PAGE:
Iowa already holds the position that Oklahoma wants, as the second largest wind generator in the nation behind Texas. Iowa got out of the gate early in fostering the industry and is now home to nine factories built by international wind manufacturers. For instance, Clipper Windpower says it decided to manufacture in Iowa because the state offers good transportation, proximity to markets, availability of suppliers and leaders who support renewables.

‘One of the things we have done, that I think is a real advantage, is we focused on work force development,’ said Ohio state Governor Chet Culver. He went on: ‘We are encouraging the next generation of Iowans to be part of the renewable energy revolution.’ Indeed, Iowa’s ‘green’ job force already totals 2300 people. Five state community colleges and three universities have also joined forces to create wind energy training programmes.

Minnesota doesn’t generate as many megawatts of wind as Iowa, but wind makes up a higher percentage of the energy mix in Minnesota – 7.5% – than in any other state. Dan McElroy, Commissioner of the Minnesota Department of Employment and Economic Development, also touts the state’s ‘long history of entrepreneurial leadership in industries like medical devices and food production,’ experience it now applies to wind manufacturing.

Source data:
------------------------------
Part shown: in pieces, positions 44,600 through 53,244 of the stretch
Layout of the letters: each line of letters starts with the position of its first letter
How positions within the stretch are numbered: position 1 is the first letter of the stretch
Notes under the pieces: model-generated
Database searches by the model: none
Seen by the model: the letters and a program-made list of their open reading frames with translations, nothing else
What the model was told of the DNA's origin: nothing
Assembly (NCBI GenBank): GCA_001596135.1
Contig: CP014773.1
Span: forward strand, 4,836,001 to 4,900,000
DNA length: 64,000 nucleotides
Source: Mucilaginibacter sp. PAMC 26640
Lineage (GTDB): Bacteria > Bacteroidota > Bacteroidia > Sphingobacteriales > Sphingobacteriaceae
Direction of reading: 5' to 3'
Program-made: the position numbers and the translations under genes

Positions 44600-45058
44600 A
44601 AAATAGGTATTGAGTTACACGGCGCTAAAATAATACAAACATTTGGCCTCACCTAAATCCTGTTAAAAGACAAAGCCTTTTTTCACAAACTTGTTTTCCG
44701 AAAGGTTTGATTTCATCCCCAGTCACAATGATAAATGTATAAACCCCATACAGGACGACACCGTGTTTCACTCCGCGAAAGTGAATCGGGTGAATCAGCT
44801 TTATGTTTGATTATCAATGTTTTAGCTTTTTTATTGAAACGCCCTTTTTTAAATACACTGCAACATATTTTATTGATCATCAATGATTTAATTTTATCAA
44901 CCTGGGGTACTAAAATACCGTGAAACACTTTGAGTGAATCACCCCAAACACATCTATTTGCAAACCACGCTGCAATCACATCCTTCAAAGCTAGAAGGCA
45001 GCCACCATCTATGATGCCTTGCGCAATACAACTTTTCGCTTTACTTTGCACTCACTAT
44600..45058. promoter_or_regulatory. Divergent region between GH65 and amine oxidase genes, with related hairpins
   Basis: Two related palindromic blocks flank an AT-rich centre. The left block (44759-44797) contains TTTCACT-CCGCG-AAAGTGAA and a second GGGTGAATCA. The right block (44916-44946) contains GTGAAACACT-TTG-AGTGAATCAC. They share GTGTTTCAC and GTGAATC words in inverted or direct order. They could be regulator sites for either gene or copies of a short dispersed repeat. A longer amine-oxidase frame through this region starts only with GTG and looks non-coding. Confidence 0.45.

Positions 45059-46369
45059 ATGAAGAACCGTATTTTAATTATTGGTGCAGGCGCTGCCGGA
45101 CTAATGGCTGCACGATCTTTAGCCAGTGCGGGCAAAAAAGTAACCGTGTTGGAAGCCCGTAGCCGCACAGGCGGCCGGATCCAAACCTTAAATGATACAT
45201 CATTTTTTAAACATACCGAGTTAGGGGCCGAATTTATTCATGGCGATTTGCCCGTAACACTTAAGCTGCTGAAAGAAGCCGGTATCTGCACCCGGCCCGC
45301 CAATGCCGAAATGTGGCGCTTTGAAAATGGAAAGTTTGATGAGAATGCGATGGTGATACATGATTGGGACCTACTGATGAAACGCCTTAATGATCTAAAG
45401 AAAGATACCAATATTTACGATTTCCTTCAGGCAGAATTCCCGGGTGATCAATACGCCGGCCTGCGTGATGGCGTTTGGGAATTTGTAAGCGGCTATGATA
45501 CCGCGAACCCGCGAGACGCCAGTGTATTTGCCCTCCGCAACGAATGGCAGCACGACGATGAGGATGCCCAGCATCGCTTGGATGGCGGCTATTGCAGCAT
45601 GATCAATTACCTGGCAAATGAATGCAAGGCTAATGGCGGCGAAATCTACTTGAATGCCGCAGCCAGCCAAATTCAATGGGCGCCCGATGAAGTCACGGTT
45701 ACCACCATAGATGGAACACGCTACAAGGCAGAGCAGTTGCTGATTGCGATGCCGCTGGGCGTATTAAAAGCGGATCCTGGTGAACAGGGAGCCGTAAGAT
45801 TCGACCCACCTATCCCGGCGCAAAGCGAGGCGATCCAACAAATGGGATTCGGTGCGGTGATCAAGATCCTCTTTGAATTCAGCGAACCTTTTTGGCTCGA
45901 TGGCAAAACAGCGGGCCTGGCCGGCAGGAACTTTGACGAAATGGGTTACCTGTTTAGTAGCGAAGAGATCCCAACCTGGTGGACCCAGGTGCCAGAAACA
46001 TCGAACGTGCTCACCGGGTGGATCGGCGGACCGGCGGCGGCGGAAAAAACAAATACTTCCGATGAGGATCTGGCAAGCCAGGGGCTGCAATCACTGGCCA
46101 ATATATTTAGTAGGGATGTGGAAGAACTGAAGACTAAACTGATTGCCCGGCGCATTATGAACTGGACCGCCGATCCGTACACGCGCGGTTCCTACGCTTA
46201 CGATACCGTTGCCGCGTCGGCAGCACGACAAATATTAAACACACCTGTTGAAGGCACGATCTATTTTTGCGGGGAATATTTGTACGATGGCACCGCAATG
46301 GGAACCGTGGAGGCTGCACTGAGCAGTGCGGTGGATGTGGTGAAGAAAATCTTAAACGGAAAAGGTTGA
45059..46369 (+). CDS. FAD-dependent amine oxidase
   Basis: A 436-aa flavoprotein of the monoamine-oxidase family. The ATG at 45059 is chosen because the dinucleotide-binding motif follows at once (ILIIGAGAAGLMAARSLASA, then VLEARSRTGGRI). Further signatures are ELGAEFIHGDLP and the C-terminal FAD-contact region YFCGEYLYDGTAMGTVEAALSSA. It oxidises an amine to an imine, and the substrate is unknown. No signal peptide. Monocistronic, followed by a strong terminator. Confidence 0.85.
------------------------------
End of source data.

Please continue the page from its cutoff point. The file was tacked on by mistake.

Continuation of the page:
Several wind factories have moved into Minnesota, among them Suzlon Rotor, which produces blade and nose cones. The state won the India-based company in 2006 with offers of tax incentives, and Suzlon now employs 500 people there. Looking ahead, Finland-based Moventas also announced (in the autumn of 2008) plans to build a facility in Minnesota that will produce gearboxes, employing about 100 workers.

Manufacturing in the DNA

State governments outside the nation’s windy midsection also are competing for renewable energy jobs. In the northeast, New York and Canada want to attract offshore wind farms, each to their own side of the Great Lakes, knowing that manufacturers tend to locate close to projects to avert transportation costs.

The Ontario Power Authority calculates a potential to generate 34,500 MW at 64 offshore wind sites in the shallow water on the Ontario side of the Great Lakes. To help realize some of the potential, in May the Canadian province passed a law offering a generous feed-in tariff of 19 CN cents/kWh (16.5 US cents/kWh, 12 € cents /kWh) for offshore wind. The tariffs, also available for other forms of renewable energy, are part of a new Green Energy Act that Ontario forecasts will attract 50,000 jobs over three years and help the province achieve its goal of closing its coal-fired plants by 2014.